Duplicities July 6, 2021
On Zola and False Positive
ost people are well-familiar with walking into a movie based on a book, play, or even article that meant something to them and worrying about
how true this adaptation would stay to its source material. One walks into Zola, co-written (with Slave Play playwright Jeremy O. Harris) and directed by Janicza Bravo, feeling something at once similar to that experience and foreign from it. The film is not based on a book or a play but, incredibly, 148 tweets published in quick succession — and to unexpected virality — in the fall of 2015 by then-stripper Aziah “Zola” King. (The movie is technically also based on an article — a follow-up Rolling Stone dispatch from David Kushner — though it doesn’t feel quite right to say that Zola is an adaptation of a magazine piece, since it mostly just adds a few more shades to King’s account.) I don’t remember reading King’s tweets when they originally set the
social-media platform alight six years ago — I wasn’t on Twitter, which was still beholden to 140 characters at the time, much then. But I eventually became privy to the story King told: an at-once very funny but also often scary tale that was fundamentally about its then-20-year-old subject’s brush with sex trafficking during a hasty trip to Florida with a new friend.
Ahead of watching Zola, which dramatizes King’s indelible tweets, one might hope for two things in particular: that the movie gives justice to King’s by turns sobered and memorably amusing writerly voice; that it, without too much embellishment, complement rather than eclipse or obfuscate what had made this tweeted Homeric so vivid in the first place. The movie — among the best and most dynamic films of the year so far (though it did technically premiere in January, 2020, at the Sundance Film Festival) — winds up ticking off boxes beyond base-level expectations. It formidably mixes imaginative style, spirited comedy, and exuberant performances, all while never obscuring the point of view of its lead or minimizing the underlying graveness of its subject matter.
Zola begins the same way the thread did: with its author asking her audience, “Y’all wanna hear a story about why me & this bitch here fell out? It’s kinda long but full of suspense.” On Twitter, King posted alongside the question a quartet of low-res selfies with that ex-pal, Jessica Swiatkowski. In the movie, King, who is played by Taylour Paige and who I’ll call Zola for the rest of the review to differentiate her from the real person, offers the question while standing next to Jessica’s cinematic equivalent, Stefani (Riley Keough). They’re idly applying makeup in a roomful of mirrors, a whirl of harp playing dreamily in the background. (Stefani, apparently, cannot hear Zola, even though the latter doesn’t seem to be breaking the fourth wall, exactly.) The remainder of the movie takes place in flashback. This brief prologue ingeniously sets up two of the film’s trademarks so that we’re not jarred later on: tweets-as-voiceover; a tendency, by Bravo, to insert quasi-fantasy sequences in certain sections of the film to both expand on King’s sense of humor and give us an impression of how her memory has redefined certain aspects of the story with time.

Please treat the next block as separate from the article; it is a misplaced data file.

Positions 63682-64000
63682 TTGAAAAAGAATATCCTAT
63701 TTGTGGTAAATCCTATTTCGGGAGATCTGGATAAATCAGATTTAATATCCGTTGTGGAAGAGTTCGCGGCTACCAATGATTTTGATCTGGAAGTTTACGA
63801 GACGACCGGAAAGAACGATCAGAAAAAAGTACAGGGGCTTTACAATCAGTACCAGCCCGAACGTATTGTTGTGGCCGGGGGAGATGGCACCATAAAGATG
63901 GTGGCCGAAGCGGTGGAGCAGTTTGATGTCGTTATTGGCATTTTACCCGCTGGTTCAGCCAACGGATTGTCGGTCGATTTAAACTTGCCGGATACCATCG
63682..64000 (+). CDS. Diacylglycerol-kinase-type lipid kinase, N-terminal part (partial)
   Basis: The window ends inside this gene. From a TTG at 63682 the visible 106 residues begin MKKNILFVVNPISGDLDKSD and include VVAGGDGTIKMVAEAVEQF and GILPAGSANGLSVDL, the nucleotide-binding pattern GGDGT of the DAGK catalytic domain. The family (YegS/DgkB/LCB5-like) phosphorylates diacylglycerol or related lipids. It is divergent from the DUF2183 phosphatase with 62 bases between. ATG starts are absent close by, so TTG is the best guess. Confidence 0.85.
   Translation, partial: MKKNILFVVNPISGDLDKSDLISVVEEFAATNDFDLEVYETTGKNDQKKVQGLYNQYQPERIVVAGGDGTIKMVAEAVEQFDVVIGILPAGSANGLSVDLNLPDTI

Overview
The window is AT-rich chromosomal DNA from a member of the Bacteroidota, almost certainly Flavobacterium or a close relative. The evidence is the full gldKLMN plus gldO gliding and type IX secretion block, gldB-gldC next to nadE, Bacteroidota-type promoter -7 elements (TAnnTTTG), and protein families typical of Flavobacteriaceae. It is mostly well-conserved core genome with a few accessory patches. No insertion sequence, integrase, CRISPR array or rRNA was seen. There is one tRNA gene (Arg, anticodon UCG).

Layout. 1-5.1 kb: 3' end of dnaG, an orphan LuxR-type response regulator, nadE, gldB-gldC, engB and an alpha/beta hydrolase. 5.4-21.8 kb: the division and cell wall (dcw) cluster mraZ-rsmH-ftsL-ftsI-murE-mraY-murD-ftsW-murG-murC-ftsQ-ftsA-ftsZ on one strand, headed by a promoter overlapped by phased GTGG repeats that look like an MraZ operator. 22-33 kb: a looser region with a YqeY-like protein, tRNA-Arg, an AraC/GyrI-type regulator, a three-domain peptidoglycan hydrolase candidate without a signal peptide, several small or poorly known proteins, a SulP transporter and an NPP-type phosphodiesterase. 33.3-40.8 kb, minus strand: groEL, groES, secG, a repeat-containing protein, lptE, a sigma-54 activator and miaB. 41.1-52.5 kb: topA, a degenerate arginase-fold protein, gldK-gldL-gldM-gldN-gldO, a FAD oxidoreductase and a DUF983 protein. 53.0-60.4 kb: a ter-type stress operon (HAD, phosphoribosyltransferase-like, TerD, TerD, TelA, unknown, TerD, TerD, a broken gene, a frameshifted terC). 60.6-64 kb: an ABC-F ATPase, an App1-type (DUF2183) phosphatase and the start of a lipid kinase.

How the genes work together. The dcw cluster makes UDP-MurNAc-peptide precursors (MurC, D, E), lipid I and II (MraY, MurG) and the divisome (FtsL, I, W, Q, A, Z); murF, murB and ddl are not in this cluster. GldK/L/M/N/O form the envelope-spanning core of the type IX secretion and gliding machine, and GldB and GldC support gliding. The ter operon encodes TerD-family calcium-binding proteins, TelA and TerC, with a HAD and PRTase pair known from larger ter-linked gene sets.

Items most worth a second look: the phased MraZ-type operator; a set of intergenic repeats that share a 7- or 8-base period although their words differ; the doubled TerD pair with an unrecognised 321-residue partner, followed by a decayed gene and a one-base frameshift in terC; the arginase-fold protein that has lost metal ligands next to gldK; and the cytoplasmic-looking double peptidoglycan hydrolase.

Like with King’s thread, the flashbacks begin with the serendipitous meeting between the two soon-to-be-ex-friends: at the Hooters-style diner where King waitresses and where Stefani is a customer that day. The women immediately hit it off; their relationship begins when Stefani boldly compliments Zola’s breasts, evolving from there as the women bond over sex work. (Zola, who is Black, strips in the evening; she likes Stefani, who is white, enough to forgive the latter’s obnoxiously put-on blaccent and other appropriated affectations.) The film aestheticizes the flush of new friendship with a flutter of on-screen heart emojis and a symphony of arcade color. It makes you think about how many times you’ve met someone and know (or think you know) almost immediately that you’re going to be good friends. Time knowing them be damned.